I met and worked with so many talented artists, and this helped me narrow down my own writing style as well as learn what works and doesn’t work in a session.

My experience in Nashville gave me the confidence to start asking my peers in Geneseo to jam with me. I also worked for HeadCount this past summer, which is a nonprofit organization that works with musicians to promote participation in democracy.

I met a bunch of great people who appreciate music the way I do, and I had a great time sharing music with them in NYC and even playing at some festivals.

SK: What’s your plan for post-graduation? Do you plan on pursuing a career in music, or is there something else that you’re passionate about that you want to pursue?

AA: I am planning on pursuing music fully for as long as I can. My EP is set to be released at the end of May and I am planning on touring after it is released.

I am currently based in New York City, and I am a member of the New York Songwriter Sessions, so I play frequent shows at the Bitter End. For more information about my upcoming gigs, you can visit [my site] here.

SK: Have you had any opportunities to meet with others who have had success in music, and if so, did you take any words of wisdom from that encounter(s) that you think has helped you develop as a musician? 

AA: On the EP, I’ve been working with some incredible musicians in New York. Doug Derryberry plays the majority of the instruments on the EP, John Hadfield is on percussion/drums and John McFaul on bass.

It’s been a super collaborative experience. Doug Derryberry has become a mentor for me throughout the process and his experience and talent has been incredibly inspiring.

Also, I had the opportunity to meet with Keith D’Arcy at SONGS Publishing, and he literally gave me a run-down of the music industry. He was very straightforward with me about the challenges but also the rewards of working in the industry and this conversation inspired me to work even harder.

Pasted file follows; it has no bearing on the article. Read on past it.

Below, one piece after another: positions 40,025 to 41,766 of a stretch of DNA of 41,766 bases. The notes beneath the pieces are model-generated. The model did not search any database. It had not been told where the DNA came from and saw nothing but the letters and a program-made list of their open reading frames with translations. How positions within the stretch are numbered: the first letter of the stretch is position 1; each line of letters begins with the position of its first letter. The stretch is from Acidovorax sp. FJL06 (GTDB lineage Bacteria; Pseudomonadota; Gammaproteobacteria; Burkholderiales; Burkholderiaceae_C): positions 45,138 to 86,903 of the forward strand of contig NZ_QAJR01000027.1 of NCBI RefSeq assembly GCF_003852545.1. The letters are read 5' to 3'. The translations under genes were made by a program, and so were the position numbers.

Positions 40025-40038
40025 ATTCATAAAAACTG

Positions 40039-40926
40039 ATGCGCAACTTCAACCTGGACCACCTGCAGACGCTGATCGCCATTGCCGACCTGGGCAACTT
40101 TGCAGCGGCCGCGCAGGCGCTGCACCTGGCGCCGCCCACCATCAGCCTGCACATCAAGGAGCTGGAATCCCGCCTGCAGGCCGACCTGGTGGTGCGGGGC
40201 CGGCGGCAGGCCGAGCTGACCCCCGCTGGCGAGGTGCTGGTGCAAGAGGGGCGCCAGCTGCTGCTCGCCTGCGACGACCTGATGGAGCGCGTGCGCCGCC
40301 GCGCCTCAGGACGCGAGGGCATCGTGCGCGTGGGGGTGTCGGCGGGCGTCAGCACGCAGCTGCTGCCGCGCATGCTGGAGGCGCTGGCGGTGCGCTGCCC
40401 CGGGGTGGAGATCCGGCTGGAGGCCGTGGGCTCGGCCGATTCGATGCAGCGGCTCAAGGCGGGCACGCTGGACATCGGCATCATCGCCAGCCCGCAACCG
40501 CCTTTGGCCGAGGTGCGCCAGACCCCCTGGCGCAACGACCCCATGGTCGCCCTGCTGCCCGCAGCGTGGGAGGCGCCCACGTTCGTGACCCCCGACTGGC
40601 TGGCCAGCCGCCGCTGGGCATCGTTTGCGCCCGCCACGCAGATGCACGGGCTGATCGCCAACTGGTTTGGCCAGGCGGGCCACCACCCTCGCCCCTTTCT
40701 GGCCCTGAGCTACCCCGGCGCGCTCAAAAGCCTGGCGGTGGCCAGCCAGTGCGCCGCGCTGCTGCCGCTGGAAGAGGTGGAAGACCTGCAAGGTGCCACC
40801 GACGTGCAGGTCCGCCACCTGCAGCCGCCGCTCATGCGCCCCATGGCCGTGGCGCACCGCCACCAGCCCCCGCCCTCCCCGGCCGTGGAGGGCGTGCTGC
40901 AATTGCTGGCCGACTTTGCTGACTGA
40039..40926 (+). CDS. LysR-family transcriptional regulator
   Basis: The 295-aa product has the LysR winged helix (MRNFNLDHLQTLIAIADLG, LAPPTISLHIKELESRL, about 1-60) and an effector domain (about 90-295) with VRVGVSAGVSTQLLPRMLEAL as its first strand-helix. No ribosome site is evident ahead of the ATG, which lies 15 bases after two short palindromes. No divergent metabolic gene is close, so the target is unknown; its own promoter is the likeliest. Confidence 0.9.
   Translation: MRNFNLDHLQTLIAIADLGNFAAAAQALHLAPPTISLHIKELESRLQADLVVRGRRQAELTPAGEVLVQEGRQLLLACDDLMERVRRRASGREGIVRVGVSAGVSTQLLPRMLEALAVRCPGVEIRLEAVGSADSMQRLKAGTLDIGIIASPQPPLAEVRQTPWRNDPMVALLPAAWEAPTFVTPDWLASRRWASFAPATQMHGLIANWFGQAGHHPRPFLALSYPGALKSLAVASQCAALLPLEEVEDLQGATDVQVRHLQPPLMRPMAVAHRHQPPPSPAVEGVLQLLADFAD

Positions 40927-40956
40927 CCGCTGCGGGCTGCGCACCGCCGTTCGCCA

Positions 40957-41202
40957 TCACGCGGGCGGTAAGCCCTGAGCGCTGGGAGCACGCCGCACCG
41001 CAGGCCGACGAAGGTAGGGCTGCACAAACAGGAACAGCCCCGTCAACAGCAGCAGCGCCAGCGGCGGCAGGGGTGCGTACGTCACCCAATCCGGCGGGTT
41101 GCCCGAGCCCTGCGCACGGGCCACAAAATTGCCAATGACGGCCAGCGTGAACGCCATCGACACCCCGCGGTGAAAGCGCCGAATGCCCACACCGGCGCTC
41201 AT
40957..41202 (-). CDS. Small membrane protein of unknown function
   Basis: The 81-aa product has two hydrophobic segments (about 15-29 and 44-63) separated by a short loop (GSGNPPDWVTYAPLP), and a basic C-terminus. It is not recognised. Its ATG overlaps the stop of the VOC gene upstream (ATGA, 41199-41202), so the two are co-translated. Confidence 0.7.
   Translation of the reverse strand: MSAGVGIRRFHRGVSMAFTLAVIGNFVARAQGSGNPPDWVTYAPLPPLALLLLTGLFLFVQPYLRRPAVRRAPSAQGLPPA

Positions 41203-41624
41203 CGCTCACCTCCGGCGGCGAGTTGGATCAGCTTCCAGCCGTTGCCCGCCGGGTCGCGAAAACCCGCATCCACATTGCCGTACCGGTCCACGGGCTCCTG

SK: If you’re not writing/making music, what’re you doing? Do these other passions influence your music in any way?

AA: Throughout college, I have been a part of musical theater club, a passion I’ve had since I was young. I am also a part of Exit 8, an a cappella group at Geneseo. Most of my extracurricular activities in college tend to involve music.

Other than music, I love traveling. I studied abroad over the fall of 2017, and it was easily the most informative experience of my life (of course, I also took the opportunity to play a few times over in Europe).

SK: Has there been anyone close to you, be it a family member, friend, associate etc., that has been a guide for you on your musical journey, and if so, what kind of impact have they had on you?  

AA: My dad has been my mentor and my role model throughout my life and journey as a musician. My dad, Jon Altschiller, is an audio engineer and founded Chiller Sound, a recording studio in New York City. He has worked with artists like Bruce Springsteen, Phish, Dave Matthews and more.

This in itself has inspired me because it shows me firsthand that with the right amount of talent, hard work, drive and luck, this could actually become a reality.

However, I am most inspired by his humility. I have never heard my dad speak negatively about a client, and he frequently tells me that “loving everyone” will serve me worlds better than hate.

Everyone has something to offer this world, and thousands of people want to do exactly what I do. I am so fortunate to have him as my role model because he pushes [me] to be a better musician and a better person every day.

Sam Kasierski, University of North Carolina at Chapel Hill

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Sam Kasierski

University of North Carolina at Chapel Hil